light, the enemy opened fire on us with fourteen pieces of artillery. I had already withdrawn my men from the river bank and stationed them where they could pour a heavy fire upon the Confederates, should they attempt to lay a bridge. I was therefore in a good position to watch at leisure the artillery duel which ensued. For two hours the shot flew back and forth across the stream, without, however, great damage to our side. At the end of that time the Confederates apparently had had enough and withdrew from their position.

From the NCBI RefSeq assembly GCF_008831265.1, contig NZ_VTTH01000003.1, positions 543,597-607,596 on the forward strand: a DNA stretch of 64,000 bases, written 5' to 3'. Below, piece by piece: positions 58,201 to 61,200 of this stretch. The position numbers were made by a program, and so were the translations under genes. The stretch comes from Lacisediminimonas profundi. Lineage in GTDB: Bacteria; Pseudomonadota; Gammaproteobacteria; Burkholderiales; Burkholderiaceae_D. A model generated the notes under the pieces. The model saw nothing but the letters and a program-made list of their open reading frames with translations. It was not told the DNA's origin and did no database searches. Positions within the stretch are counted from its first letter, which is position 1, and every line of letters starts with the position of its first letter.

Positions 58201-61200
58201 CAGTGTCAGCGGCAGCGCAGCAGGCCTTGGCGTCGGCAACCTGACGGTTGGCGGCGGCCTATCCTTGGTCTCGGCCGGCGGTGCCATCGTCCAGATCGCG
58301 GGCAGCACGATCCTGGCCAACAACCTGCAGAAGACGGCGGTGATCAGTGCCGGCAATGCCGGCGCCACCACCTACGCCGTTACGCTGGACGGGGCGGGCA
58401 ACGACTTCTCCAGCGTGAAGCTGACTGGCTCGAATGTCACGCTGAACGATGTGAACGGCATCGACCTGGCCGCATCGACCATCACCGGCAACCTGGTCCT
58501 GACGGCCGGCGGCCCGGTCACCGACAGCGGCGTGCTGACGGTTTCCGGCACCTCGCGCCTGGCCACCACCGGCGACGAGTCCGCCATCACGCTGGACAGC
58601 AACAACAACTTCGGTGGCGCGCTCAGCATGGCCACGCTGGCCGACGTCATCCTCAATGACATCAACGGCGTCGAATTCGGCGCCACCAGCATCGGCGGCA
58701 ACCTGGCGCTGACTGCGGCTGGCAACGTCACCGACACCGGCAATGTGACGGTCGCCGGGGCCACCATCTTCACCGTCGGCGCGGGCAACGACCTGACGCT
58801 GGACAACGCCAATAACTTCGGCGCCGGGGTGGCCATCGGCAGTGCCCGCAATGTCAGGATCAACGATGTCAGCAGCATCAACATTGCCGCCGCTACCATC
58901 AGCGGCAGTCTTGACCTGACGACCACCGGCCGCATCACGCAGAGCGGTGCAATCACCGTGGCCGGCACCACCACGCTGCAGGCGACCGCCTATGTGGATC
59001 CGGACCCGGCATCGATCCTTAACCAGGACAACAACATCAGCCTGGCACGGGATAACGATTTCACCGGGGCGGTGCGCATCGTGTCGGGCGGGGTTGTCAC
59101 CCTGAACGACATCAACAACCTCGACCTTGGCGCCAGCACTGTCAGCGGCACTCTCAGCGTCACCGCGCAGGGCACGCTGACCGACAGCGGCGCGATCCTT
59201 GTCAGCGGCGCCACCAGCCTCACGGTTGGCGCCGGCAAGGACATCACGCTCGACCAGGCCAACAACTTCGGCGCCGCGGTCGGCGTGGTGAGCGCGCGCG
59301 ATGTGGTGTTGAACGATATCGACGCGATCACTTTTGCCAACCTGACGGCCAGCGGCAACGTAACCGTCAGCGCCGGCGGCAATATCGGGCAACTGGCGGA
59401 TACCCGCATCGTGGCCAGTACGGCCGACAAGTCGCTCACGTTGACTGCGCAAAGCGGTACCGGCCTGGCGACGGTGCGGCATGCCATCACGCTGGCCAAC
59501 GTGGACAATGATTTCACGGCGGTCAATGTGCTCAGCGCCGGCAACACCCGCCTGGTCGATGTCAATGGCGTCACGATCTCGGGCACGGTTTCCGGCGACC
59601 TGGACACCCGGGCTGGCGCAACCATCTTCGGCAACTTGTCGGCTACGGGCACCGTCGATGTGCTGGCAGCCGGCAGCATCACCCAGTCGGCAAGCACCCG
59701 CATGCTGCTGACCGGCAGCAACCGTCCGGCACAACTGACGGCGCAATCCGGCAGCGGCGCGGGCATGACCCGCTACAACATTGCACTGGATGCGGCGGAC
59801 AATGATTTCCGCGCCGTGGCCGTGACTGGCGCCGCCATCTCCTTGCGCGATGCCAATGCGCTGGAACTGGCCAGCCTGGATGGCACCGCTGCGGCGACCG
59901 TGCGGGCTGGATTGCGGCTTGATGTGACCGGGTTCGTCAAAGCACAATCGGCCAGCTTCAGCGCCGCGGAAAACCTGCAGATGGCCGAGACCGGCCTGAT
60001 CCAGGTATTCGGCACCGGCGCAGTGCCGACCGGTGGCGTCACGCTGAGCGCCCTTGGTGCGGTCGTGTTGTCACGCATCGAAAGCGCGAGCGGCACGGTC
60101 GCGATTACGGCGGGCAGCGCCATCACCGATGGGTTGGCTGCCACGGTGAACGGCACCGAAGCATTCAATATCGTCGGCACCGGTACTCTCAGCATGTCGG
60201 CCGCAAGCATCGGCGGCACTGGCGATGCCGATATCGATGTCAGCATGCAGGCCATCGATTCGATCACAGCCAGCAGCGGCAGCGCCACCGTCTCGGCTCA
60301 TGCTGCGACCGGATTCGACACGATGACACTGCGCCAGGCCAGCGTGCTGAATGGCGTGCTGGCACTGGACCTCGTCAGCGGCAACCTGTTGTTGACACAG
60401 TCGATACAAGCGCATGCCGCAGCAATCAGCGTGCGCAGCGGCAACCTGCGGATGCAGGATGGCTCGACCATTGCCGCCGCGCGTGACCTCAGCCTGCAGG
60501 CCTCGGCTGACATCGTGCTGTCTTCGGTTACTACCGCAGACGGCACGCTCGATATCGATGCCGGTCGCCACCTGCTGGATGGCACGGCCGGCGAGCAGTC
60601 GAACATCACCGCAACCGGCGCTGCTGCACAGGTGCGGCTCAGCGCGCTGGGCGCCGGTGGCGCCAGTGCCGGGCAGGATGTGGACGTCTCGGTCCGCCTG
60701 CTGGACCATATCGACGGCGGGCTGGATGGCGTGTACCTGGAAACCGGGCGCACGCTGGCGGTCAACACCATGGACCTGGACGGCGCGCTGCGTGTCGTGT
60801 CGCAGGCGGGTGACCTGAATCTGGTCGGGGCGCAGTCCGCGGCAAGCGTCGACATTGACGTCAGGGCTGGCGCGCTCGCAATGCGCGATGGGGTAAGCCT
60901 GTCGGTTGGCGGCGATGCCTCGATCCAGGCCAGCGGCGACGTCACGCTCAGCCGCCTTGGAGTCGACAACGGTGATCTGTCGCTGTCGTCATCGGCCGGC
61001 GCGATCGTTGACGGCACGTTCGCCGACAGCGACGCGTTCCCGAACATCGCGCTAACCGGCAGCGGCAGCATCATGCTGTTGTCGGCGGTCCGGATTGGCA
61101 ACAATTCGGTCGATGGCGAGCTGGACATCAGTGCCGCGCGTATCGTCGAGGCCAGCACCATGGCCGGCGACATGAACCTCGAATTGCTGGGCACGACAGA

The succeeding days were passed in hard marching, with hot weather, no tents or blankets, short rations, and a poor country to forage in. The enemy occasionally made demonstration as though to cross at the fords of the Rappahannock, but all the while moving up toward the mountains. On the evening of August 27, while we were in camp near Warrenton Junction, rumors began to circulate that they had appeared in large force at Manassas Junction, and were threatening to cut off our retreat to Washington. The next morning we were called out at three o'clock, and soon after were on the road to the Junction. The corps of